Accessibility and Mobile: Radically Changing the Museum Visit (MCN2014)

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Transcript of Accessibility and Mobile: Radically Changing the Museum Visit (MCN2014)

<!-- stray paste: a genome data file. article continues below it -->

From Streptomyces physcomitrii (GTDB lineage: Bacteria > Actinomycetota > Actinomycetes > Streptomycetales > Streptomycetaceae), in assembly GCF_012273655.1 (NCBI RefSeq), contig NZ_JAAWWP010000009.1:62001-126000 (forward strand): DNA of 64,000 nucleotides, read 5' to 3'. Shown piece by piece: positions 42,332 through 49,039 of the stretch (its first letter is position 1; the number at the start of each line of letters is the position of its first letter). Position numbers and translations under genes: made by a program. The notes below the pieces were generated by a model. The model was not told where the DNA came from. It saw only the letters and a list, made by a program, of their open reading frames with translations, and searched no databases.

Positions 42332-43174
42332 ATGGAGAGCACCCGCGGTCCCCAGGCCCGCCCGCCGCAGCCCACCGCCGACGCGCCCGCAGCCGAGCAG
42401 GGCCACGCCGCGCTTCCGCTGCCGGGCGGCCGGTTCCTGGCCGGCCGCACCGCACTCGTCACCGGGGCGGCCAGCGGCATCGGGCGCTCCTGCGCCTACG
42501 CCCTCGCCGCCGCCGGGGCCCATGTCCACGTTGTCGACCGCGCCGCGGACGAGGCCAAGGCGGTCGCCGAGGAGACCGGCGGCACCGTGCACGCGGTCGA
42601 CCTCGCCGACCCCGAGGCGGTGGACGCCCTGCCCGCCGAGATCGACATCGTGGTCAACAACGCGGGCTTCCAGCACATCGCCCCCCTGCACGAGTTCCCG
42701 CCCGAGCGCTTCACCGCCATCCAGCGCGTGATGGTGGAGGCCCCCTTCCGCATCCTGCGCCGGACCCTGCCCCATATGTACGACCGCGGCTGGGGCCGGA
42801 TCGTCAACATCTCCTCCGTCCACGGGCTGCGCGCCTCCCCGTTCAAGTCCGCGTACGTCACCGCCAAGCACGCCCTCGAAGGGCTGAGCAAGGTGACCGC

1. Accessibility and Mobile: Radically Changing the Museum Visit SOFIE ANDERSEN, ANNIE LEIST, SINA BAHRAM & ANNA LINDGREN- STREICHER #MCN2014 #A11y 2. Panelists Annie Leist, Special Projects Lead, Art Beyond Sight & Visual Artist @artaccessannie @ArtByndSight Sina Bahram, President, Prime Access Consulting @SinaBahram Anna Lindgren-Streicher, Manager Research & Evaluation, Boston Museum of Science @astreichs Sofie Andersen, Sr Digital Media Strategist, Antenna Lab @sofieny @antenna_lab 2 MCN 2014 #MCN2014 #A11y 3. What well be considering today Why mobile? Considerations for the museum visit. Features of commercial devices & apps. Universal Design. When mobile is and isnt the answer. Recent research & best practices. 3 MCN 2014 #MCN2014 #A11y 4. Its about the journey not the destination 4 MCN 2014 #MCN2014 #A11y 5. Arriving at the a-ha moment 5 MCN 2014 #MCN2014 #A11y 6. Factors Driving Accessibility Human Rights Human disability - an umbrella term covering impairments, activity limitations and participation restrictions. WHO (World Health Organization) >>Sources: IBM2014 Trends Report and World Health Report 6 MCN 2014 #MCN2014 #A11y 7. Factors Driving Accessibility - Population 18.7% of us in US are disabled. 50% over 65s are considered disabled. Majority (71%) have invisible disabilities - RSI, cognitive and learning. 85% of us can have situational disability. Museums - challenging environments for everyone eg. spaces, exterior and interior environmental factors, ambient noise, dispersed information. Sources, US 2010 Census, Gartner Market Trends, Andrew Johnson 2013, and Global Economics of Disability 2013 Additional research informed by Antenna & ABS Mobile Access Provisions Surveys 2014. 7 MCN 2014 #MCN2014 #A11y 8. Factors Driving Accessibility - Legislation UN CRPD (Rights of Persons with Disabilities) Section 508 - Standards are evolving for web access ADA (1990) and Telecommunications (1996) legislation for access to museums Web Content Accessibility (WC3) WCAG. 2.0 the web needs accessible content and user agents, including AT and AT authoring tools. WC3 Mobile Web Best Practices 1.0 8 MCN 2014 #MCN2014 #A11y 9. Factors Driving Accessibility: Tech Industry Corporations focusing on software and devices. IBMs Ability Labs (MyNYC App), Apple, Yahoo, Facebook etc. iOS & Android native and 3rd party assistive tech (AT) functions. BBC mobile design guidelines. 9 MCN 2014 #MCN2014 #A11y 10. 10 MCN 2014 #MCN2014 #A11y 11. Factors Driving Accessibility - ROI Measurable Audiences - corporate & non-profit responsibility can align with ROI. PWDs account for $247 billion US market almost 1 in 5 people. Access to funding opportunities. Circle of potential engagement family and friends critical for museum visits. Sources: Global Economics of Disability 2013 Report & US Census: Americans with Disabilities 2002. Mobile and Museums 2013 Survey identification of visitor engagement and attracting new visitors as top museum priorities 11 MCN 2014 #MCN2014 #A11y 12. Discovery Phase: Audience Needs How important is color contrast? 91% say very or somewhat >>Source: WebAim Survey Low Vision Survey March 2013, 216 respondents, not 100% answered all questions, all moderate to low vision 61% use accessibility settings/software 12 MCN 2014 #MCN2014 #A11y 13. IBMs Market Analysis- Accessibility Features 13 MCN 2014 #MCN2014 #A11y 14. Discovery Phase: Research Collaboration 14 MCN 2014 #MCN2014 #A11y 15. Annie Leist Annie Leist, Special Projects Lead, Art Beyond Sight & Visual Artist @artaccessannie @ArtByndSight 15 MCN 2014 #MCN2014 #A11y 16. Who am I anyway? MCN 2014 01 6 Visual artist and lover of museums and galleries Special Projects Lead at Art Beyond Sight ABS is a New York-based nonprofit focused on helping make art and culture accessible to people of all abilities Part of my role is doing consulting and training about disability awareness and best practices around accessibility in museums and other organizations Shameless gadget junkie Member of audience with access needs #MCN2014 #A11y 17. Online survey In 2014, Art Beyond Sight and Antenna International hosted three online surveys to explore: How are people with disabilities using smartphones in their everyday lives? What are their needs in museums? How are museums currently using mobile technologies? MCN 2014 01 7 #MCN2014 #A11y 18. About the Art Beyond Sight/Antenna Lab project MCN 2014 01 8 Three surveys online from January through June 2014 Over 100 responses 61 people with disabilities 44 cultural institutions 9 access organizations Most individual participants self-identified as people who are blind or have low vision Percentages in survey results are based on how many people answered each question, not on total participants, as not every question was answered by every participant. Focus groups with people who are blind or have low vision conducted in June 2014 #MCN2014 #A11y 19. People with disabilities at museums Theyre coming! 26% at least once a month 42% at least once a year Theyre staying! 68% spend 1-2 hours or longer and they do this regularly MCN 2014 01 9 #MCN2014 #A11y 20. Whats challenging for visitors with disabilities? MCN 2014 02 0 Dispersed information Ambient noise Exterior locations Complex spaces Busy environments #MCN2014 #A11y 21. Smartphones and everyday life MCN 2014 02 1 Mobile device ownership by people with disabilities aligns with general population Of our survey respondents 60% own iPhones 31% own Androids 25% own iPads Level of comfort with technology 56% very comfortable 33% mostly comfortable #MCN2014 #A11y 22. Accessibility capabilities of mobile technology MCN 2014 02 2 System screen readers (VoiceOver in iOS) Text-to-speech Magnification and zoom Other visual interface customization (e.g., inverted colors) Adjustable font sizing Hearing aid support Limitable access to onscreen elements Alternative input methods and devices Internal sensors and wireless connectivity, geolocation #MCN2014 #A11y 23. Content developed for accessibility purposes MCN 2014 02 3 Verbal description Audio tracks Description of video Transcripts of audio Captioning of video Content translated into sign language Multi-sensory experiences User interface design choices #MCN2014 #A11y 24. Things to consider MCN 2014 02 4 What platform will we use? Visitors device or our device? Or both? Mobile-friendly website, web app, or app app? Use built-in features or code them ourselves? In-house or external vendor? #MCN2014 #A11y 25. The MFA Boston Multimedia Guide A case study of one museums mobile technology solution In 2010, transitioned from audio guide to multimedia guide Chose to design proprietary app only available on their devices (iPod touches in security cases) Content created in-house Accessibility considered from outset MCN 2014 02 5 #MCN2014 #A11y 26. Whats on the MFA guide? MCN 2014 02 6 Emphasis on choice for people with disabilities Verbal description of objects will soon be available for every stop Highlights tour offered in multiple languages including American Sign Language Text transcripts of audio for every stop Captioned video Compatibility with T-coil hearing aid technology Selection of guides available with tactile dot on screen and VoiceOver screen reader activated #MCN2014 #A11y 27. Design with user in mind: ASL videos ASL videos for every object on MFAs Highlights tour, like other languages Vertical orientation, no captioning, no image of artwork Signers were existing MFA ASL guides Team of people reviews each video MCN 2014 02 7 28. Other choices for ASL design Translating to American Sign Language is an art, not a science Sign languages are not static Consider screen size and orientation Proper names and jargon must be spelled out; this can increase length of video, captions are option too Do not neglect your deaf or hard-of-hearing audiences who do not sign MCN 2014 02 8 #MCN2014 #A11y 29. How else to think about audience? MCN 2014 02 9 Define your audiences Create user personas early in the process Remember that abilities change as conditions or environments change Discover in-house expertise, AND seek knowledgeable outside advisors Seek feedback and perform user testing throughout #MCN2014 #A11y 30. The real design impact of user personas MCN 2014 03 0 #MCN2014 #A11y Antenna International and Spaulding Rehabilitation Hospital 31. Experience design takeaways MCN 2014 03 1 One size does not fit all For museums For content types For people with disabilities Hybrid experiences marry digital with analogue Smartphones and handheld mobile may not be the best solution or even a possible solution Consider how successful design with accessibility in mind affects all audiences #MCN2014 #A11y 32. Sina Bahram President, Prime Access Consulting @SinaBahram 32 MCN 2014 #MCN2014 #A11y 33. When we work on making our devices accessible by the blind, I dont consider the bloody ROI Tim Cook, Apple CEO #MCN2014 #A11yMCN 201433 34. Mobile Accessibility Touch offers unique advantages Facilitates eyes-free exploration of spatial layout Facilitates collaboration between sighted and eyes-free users Relies on concept of an access overlay @SinaBahram 34 MCN 2014 #MCN2014 #A11y 35. What Is An Access Overlay? Invisible software layer that intercepts touch events Provides explore functionality Responds to particular gestures Allows native gestures to still be performed (usually with small modification) @SinaBahram 35 MCN 2014 #MCN2014 #A11y 36. Tips and Tricks Be aware of platform specific accessibility offerings Label your controls/content Provide additional information, via hints, when appropriate Use native controls whenever possible Use the appropriate